Did Curiosity Kill the Cat? Relationship Between Trait Curiosity, Creative Self-Efficacy and Creative Personal Identity

Maciej Karwowski

Abstract


The main objective of the study presented in this article was to examine the relationship between trait curiosity and two self-concept constructs which are gaining popularity in the creativity literature – creative self-efficacy (CSE) and creative personal identity (CPI). Although the role of curiosity in creativity seems well established, in fact there is little empirical evidence of the relationship between curiosity treated as a trait and both CSE and CPI. In a study conducted on a sample of middle and high school Polish students (N = 284; 55% female, aged 13–18, M = 14.74, SD = 1.14), curiosity was measured by the Curiosity and Exploration Inventory (CEI-II; Kashdan, Gallagher, Silvia, Winterstein, Breen, Terhar, & Steger, 2009) and CSE and CPI by the Short Scale of Creative Self (SSCS; Karwowski, Lebuda, & Wiśniewska, in press). Confirmatory factor analysis revealed the existence of substantial correlations between measured constructs. Latent factor of CSE correlated strongly with a tendency to seek out new experiences (stretching, r = .72) and an acceptance of unpredictability (embracing, r = .67), while CPI correlated substantially with stretching (r = .62) and slightly less with embracing (r = .48) – all correlations were highly reliable (p < .001). Hierarchical confirmatory factor analysis showed the existence of a strong relationship between the higher-order factor of curiosity (composed of stretching and embracing) and creative self (composed of CSE and CPI): r = .75, which may indicate common basis of creativity and curiosity. The consequences of curiosity for the development of CSE and CPI are discussed.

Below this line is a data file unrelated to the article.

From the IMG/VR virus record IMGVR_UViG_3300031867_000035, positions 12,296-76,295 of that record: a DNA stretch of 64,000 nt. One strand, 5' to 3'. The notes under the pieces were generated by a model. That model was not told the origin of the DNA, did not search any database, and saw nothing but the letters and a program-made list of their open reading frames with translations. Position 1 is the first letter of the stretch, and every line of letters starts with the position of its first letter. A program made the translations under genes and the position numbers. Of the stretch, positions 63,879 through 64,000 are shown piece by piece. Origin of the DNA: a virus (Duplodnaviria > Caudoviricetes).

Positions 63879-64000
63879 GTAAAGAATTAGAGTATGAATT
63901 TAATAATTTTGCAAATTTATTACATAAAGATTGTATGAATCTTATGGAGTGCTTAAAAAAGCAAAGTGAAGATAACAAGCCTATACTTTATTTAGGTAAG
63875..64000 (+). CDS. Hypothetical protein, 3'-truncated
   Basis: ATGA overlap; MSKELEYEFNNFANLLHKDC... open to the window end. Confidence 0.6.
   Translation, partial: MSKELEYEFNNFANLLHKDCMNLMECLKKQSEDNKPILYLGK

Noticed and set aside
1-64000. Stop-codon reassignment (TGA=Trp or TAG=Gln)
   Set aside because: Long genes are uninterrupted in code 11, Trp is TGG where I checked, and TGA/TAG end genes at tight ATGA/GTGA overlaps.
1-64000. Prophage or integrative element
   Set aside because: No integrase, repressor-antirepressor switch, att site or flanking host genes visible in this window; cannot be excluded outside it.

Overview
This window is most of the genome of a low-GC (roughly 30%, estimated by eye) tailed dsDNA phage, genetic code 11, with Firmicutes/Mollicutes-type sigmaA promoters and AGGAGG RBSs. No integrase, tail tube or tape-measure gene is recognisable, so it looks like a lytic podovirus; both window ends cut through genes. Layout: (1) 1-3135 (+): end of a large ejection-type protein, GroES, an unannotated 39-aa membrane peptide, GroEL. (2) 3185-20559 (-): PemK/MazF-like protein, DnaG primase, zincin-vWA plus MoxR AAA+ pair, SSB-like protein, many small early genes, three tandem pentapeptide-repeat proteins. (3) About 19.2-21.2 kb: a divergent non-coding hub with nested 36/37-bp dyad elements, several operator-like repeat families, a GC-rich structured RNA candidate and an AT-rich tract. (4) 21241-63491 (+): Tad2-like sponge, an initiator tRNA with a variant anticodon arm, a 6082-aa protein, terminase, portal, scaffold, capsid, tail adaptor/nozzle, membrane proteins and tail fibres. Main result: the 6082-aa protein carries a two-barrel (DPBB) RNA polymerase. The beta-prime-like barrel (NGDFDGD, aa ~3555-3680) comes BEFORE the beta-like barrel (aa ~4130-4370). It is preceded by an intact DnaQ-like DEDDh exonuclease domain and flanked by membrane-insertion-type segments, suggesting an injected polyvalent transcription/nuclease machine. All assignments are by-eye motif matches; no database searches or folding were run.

Keywords


curiosity; creative self-efficacy; creative personal identity; creative self; stretching; embracing

Full Text: PDF

https://doi.org/10.5964/ejop.v8i4.513

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